Southern Bastards #18 (Published by Image Comics; Review by David Pepose; ‘Rama Rating: 10 out of 10): Holy crap, you guys. Just when you thought you had a handle on Southern Bastards, series artist Jason Latour hops onto writing duties, while guest artist Chris Brunner gives this already gorgeous book some beautiful cartooning that will make Craw County seem like southern-fried purgatory. And perhaps what’s most heartening here is that writer Jason Aaron has so graciously passed the baton on to Latour for an issue that is this important - we get to see the love-hate relationship between the late Earl Tubb and his daughter Berta, who has come back to Craw County with a mad-on for anyone dumb enough to be involved with the death of her father. Latour proves to be Aaron’s equal with his exquisite dialogue, and the mood he brings to Brunner’s artwork as the book’s colorist gives this book a moody, painterly vibe. Brunner does such great work playing in Latour’s sandbox, while putting his own exaggerated spin on these characters - there’s a series of images at the Rubicon Motel that show Berta is not playing around. Easily the best comic of the week, hands-down.

Credit: DC Comics

Detective Comics #965 (Published by DC Comics; Review by Kat Calamia; ‘Rama Rating: 9 out of 10): The narrative swings back to the missing Red Robin as he’s interrogated by Mr. Oz, as Detective Comics #965 proves to be a comic book that doesn’t hold back. Detective Comics #965 is a love letter to Tim Drake fans as it focuses on his detective skills, and how this talent helped him better the Bat-Family and Gotham. Mr. Oz believes Tim is one of the few humans who deserves better than what humanity has provided because he reminds Jor-El of himself - giving a better scope at Mr. Oz’s motives. Eddy Barrows on pencils and Adriano Lucas on colors give a necessary mysterious tone to the issue with Lucas’ shadowing and Barrow’s use of close-up shots. Detective Comics #965 gives our first true glimpse at Mr. Oz’s lair, ending with a striking twist - one that adds even more mystery behind DC’s "Rebirth."

Credit: Archie Comics

Archie #24 (Published by Archie Comics; Review by Kat Calamia; ‘Rama Rating: 9 out of 10): “I’m good. But thank you.” Betty continues to mutter as she adjusts to her new life after the events of Reggie and Archie’s drag race. Archie #24 perfectly expresses how strong-willed Betty is as a character, but the real striking moments of this issue is when Mark Waid and Audrey Mok shows the complicated feelings Betty is struggling with behind closed doors. In public, Betty continues to be the light of Riverdale (and, in comparison, Reggie Mantle is now persona non grata around town), but watching her lash out at home as she adjusts to life in a wheelchair is particularly heartbreaking - especially when we learn that Betty’s father hasn’t told her he’s the reason Archie Andrews hasn’t come by to see her. Capping with Archie figuring out a way to help Betty in the place she needs it the most, Archie #24 beautifully showcases Betty’s emotions during this adjustment period through her relationship with the entire town of Riverdale.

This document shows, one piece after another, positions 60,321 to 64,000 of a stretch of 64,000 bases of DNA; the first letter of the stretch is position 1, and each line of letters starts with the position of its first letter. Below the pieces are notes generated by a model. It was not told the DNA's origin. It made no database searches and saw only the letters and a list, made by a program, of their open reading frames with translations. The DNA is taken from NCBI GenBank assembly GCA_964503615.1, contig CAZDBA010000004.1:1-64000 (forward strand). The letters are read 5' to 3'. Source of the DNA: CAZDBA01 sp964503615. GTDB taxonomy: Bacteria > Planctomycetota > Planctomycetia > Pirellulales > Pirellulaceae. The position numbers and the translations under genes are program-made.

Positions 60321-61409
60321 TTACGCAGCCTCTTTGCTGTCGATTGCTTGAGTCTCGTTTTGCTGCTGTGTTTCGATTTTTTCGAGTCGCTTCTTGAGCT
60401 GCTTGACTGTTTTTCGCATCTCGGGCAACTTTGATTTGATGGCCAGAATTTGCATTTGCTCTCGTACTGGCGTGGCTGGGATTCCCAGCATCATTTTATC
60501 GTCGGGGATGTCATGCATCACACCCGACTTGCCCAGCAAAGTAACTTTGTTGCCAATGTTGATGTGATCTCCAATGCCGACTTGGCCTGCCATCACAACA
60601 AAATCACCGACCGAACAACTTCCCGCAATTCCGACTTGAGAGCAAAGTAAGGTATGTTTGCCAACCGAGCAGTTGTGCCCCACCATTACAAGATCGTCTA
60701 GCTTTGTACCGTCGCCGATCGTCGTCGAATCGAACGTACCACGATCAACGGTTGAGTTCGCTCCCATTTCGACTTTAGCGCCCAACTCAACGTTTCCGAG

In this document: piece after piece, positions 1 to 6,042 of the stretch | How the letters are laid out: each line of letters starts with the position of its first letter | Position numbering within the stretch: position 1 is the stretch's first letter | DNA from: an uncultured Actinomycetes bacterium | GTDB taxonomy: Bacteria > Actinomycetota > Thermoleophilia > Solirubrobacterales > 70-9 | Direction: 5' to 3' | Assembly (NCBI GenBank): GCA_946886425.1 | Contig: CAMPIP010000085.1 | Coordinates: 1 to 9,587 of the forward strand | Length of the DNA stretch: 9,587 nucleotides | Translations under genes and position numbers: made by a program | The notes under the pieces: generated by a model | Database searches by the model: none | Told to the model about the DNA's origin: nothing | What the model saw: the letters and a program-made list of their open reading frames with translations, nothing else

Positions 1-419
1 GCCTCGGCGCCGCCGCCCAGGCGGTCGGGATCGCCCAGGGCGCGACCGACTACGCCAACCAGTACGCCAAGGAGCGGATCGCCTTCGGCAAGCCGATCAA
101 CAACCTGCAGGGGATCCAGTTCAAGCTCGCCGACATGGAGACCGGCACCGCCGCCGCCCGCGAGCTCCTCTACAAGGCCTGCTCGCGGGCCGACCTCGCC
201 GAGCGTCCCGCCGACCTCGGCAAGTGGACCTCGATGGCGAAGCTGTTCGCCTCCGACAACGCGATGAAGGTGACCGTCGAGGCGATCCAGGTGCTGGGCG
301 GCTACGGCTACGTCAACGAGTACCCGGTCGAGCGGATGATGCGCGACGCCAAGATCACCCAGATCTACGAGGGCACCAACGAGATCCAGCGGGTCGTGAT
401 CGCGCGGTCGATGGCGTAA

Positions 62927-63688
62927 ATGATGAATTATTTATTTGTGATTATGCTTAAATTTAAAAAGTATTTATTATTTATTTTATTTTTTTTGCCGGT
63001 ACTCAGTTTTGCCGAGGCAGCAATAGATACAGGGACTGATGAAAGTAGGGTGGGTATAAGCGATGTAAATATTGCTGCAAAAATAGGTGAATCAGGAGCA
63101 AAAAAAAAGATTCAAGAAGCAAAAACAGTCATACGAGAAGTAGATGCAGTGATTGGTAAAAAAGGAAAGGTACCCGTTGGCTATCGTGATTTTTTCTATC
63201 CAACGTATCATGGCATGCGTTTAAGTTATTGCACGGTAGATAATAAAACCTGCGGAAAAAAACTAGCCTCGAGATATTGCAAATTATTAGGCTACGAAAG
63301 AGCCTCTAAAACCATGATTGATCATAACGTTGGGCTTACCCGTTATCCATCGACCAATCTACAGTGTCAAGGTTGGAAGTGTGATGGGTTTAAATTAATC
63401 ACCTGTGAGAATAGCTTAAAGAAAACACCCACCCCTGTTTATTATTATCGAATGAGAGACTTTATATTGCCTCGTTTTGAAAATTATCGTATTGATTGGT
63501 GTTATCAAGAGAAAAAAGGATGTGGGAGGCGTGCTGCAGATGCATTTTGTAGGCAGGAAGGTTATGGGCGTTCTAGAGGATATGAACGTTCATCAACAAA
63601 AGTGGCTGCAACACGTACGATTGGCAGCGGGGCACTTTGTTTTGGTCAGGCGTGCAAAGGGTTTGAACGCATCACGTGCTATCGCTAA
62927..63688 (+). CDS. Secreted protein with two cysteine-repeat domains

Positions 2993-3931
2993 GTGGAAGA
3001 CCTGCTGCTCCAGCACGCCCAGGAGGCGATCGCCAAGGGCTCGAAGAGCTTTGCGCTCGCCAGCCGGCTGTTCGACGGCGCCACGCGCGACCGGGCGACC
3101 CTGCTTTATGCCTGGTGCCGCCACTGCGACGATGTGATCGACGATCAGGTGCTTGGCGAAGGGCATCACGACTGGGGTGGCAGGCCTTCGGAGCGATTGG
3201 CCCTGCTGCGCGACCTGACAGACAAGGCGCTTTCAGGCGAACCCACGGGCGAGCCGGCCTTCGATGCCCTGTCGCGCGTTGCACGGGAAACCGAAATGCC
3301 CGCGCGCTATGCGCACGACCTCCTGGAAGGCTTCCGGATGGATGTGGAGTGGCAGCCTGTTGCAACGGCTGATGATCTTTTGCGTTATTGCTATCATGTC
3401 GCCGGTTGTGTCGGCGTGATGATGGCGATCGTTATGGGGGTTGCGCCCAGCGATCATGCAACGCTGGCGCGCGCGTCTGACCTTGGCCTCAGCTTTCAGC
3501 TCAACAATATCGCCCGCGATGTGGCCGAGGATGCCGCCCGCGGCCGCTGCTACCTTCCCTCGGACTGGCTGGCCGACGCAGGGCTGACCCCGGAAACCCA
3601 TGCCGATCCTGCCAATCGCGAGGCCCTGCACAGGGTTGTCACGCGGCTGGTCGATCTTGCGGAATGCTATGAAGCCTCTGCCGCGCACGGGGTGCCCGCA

Credit: Marvel Comics

Spider-Gwen #24 (Published by Marvel Comics; Review by Kat Calamia; ‘Rama Rating: 10 out of 10): Spider-Gwen goes from 0 to 60 in a story that embraces all the best elements of the series as Jason Latour and Robbi Rodriguez lead Gwen down a darker path for Marvel Legacy. In this issue, Gwen can no longer escape her responsibilities as she is forced to embrace the Venom symbiote if she wants any chance at defeating it. Latour spins a nice twist to this plot, as Gwen uses her love of music to exploit the Venom symbiote’s weakness to sound. But the old Parker luck clearly is a multiversal constant, as Matt Murdock reminds Gwen who is really in control here, as he tells her of her father’s coma. This is a great way of summing up Gwen’s bottled-up emotions and guilt that have defined her journey as a hero, as they bubble up to the surface and turn her into the monster the city expects her to be. Rodriguez’s pencils perfectly capture all of the emotions Latour seeps through his script. The most powerful scenes being the unmasked Spider Woman moments where Gwen sees everything slowly slip away as the darkness quickly takes over. Spider-Gwen #24 shakes the very foundation of the series in one of the book’s most powerful issues to date - leading into the perfect set-up for "Marvel Legacy"’s Gwenom arc.

Credit: Image Comics

Crosswind #4 (Published by Image Comics; Review by Kat Calamia; ‘Rama Rating: 8 out of 10): Gail Simone continues to weave an intriguing narrative with housewife Juniper Lee and hitman Cason Bennett as they learn more about how to live each other’s lives with their opposing personalities. The story of Crosswind is a slow burn that revels in character moments, where Juniper and Cason finally have the opportunity to directly interact with each other. This interaction changes their directive as they both embrace each other’s diverse lives even further, which is the root of what makes this series so entertaining. Artist Cat Staggs does a great job at showcasing Juniper and Cason’s differing personalities with their body language - expressing Juniper’s timidness through slouching and Cason’s confidence with power poses, such as side-by-side panels of Juniper and Cason lying in bed, where Cason sleeps with his hands crossed towards the back of his head, and Juniper slouches onto the pillow in worry. The most appealing aspect of Crosswind #4 is not only Cason and Juniper navigating each other’s lives, but the main leads learning more about themselves through this experience.